Leading up to Christmas, I noticed a seasonal increase in warnings about potential dangers around the house as the kids are now home all day from school. These are issued because the dangers are real: Children do not have the cautionary experience that most adults possess.
But we adults don’t often spot the most deadly poisons in our lives because they reside in our thought processes and not in a box under the sink. There’s an old adage that says “We overestimate what can change in a week and underestimate what can change in a year.” That Truth definitely applies to positive change. But poisonous thoughts can destroy us almost instantly. Literature explains this ability we have to scuttle our lives through examples like Jean Valjean, who gave up 18 years of freedom because he thought it was his role to steal bread for his family, and Smeagol/Gollum who decided that killing his cousin to get a ring would be a good life decision.
So for all of our “precious” poisonous thoughts, let’s heed these warning signs.
1. Poisonous Thought #1: “I am responsible for how my friends and relatives act.”
A few weeks ago, a counseling client called me in a panic because their life partner came home depressed. In the midst of this conversation, I heard these words, “I know if I just try to be more helpful, they won’t go back to drinking so much.”
Immediately I threw the brakes on that idea. This person is connecting their partner’s drinking with their own personal effort to be more helpful. This is a lost cause. Any time–I repeat, ANY TIME–you attribute someone else’s behavior to something you did, you have swallowed the Poison Pill. This is disrespect of the highest order, because it takes away another person’s right to make bad decisions for their own life.
The reality is much more healthy. No one does anything without choosing to do that. If your friends are unhealthy that has nothing to do with you. They are unhealthy because they make unhealthy choices. Your children are not messed up because you failed them, they are messed up because their thinking and behavior is childish and needs to grow up.
If one person could truly cause another person to make bad decisions, then every child in every abusive household would grow up the same. And, conversely, every child in every healthy household would grow up healthy. Neither of these scenarios is true. I know very healthy people who survived horrible upbringings. I also know of screwed-up individuals who had every advantage in life and all the love you could ever want. It’s all about the choices each of us make.
Antidote: If this is your particular “poison”, do a cleanse of the mind each night. Examine yourself and ask this question: “Am I taking responsibility for anything other people are doing?” The next question to ask is this one: “Have I loved the people in my life the way I ought to?” This is the question that will keep you firmly focused on what you need to do and not what others are doing.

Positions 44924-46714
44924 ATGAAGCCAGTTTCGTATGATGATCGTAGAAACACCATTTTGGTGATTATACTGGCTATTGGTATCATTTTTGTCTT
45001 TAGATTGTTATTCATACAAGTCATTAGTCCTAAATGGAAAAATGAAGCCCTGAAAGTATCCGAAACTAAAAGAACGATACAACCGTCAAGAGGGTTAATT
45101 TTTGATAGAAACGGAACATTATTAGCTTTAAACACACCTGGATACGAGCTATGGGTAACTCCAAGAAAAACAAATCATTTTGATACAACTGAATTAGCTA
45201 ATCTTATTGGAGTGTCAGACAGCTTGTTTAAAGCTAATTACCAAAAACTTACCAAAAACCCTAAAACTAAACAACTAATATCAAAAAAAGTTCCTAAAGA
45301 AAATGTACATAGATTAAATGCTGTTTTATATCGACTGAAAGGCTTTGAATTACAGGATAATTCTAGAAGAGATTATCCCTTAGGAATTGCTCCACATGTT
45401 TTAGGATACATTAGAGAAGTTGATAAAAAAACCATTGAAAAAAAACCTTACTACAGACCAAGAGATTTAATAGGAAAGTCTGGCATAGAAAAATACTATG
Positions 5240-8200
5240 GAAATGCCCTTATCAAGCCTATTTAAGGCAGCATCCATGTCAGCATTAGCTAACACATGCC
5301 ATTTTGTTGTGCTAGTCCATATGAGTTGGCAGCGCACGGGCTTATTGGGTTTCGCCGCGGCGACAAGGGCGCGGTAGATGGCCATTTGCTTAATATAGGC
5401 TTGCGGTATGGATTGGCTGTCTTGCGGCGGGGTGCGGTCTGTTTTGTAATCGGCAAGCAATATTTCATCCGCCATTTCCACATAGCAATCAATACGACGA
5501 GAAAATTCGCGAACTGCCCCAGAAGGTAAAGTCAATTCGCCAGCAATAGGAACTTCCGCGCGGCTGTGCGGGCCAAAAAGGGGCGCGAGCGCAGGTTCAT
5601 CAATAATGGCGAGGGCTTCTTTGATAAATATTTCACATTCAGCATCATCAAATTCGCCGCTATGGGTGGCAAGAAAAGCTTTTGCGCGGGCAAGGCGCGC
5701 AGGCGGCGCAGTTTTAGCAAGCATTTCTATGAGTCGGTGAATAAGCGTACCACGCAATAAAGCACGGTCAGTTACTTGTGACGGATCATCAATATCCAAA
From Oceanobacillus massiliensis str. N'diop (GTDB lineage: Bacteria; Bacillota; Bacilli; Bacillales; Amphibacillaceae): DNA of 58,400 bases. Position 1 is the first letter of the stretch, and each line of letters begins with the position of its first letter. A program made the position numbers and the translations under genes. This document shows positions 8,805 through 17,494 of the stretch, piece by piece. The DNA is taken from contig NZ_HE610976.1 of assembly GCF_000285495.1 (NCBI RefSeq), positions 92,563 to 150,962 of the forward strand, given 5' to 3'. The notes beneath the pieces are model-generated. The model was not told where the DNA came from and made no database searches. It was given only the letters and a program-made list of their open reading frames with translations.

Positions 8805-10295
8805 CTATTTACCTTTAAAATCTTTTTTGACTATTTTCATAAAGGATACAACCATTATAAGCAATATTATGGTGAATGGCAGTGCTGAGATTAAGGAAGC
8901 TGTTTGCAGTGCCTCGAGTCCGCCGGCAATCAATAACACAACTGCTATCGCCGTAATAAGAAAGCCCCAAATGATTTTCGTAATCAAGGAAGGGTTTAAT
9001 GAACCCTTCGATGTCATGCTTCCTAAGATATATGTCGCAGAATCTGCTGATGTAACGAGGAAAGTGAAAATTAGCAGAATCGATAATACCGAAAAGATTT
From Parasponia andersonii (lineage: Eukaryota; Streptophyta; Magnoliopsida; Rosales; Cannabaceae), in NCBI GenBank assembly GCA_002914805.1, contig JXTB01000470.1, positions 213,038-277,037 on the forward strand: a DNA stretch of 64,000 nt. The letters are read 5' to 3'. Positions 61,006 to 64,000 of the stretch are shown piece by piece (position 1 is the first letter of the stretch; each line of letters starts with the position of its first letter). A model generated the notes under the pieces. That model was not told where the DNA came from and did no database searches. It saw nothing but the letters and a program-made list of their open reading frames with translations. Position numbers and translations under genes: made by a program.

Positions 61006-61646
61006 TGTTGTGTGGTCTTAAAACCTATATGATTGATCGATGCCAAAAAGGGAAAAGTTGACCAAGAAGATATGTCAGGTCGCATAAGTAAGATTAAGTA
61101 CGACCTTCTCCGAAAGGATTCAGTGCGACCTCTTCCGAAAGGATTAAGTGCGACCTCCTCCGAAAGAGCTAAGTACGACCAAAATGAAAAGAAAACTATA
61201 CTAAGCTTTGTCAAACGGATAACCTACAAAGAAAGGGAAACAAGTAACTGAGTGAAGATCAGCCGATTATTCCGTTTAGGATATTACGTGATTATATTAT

2. Poisonous Thought #2: “There Is Something Wrong With Me.”
Let’s start with the reality. Of course, there’s something wrong with you. No matter what talents, skills, abilities, accomplishments you can claim, there will be glaring weaknesses in that resume. Howard Hughes was the world’s wealthiest man, an inventor, a daredevil, a mover and a shaker. And he struggled with Agoraphobia and OCD so badly it ruined the last years of his life. Tiger Woods was able to hit the golf ball better than most people, but we all know his raging libido buried him–perhaps permanently.
So why is this thought so toxic to people? It amounts to this: Even though all of us have things wrong with us, this is not a way to measure who we really are. The idea that there is something wrong with you is called Shame. Shame is debilitating because it makes several assumptions. First, it tells us we cannot or will not really change. Second, it attributes our failures to some undefinable thing we lack. Because of this, we conclude there are limitations we can never overcome. Third, because we live in shame, we feel that any time others hurt us, perhaps we deserved it.
Antidote: Accept that you have weaknesses, and work on the ones causing you the most problems. If you believe in God, acknowledge that you need God’s help to work on those areas you fail at the most (this is step one in any 12-step program). Focus on your strengths. Finally, talk to God about the shame you have carried and see what God wants to say about it.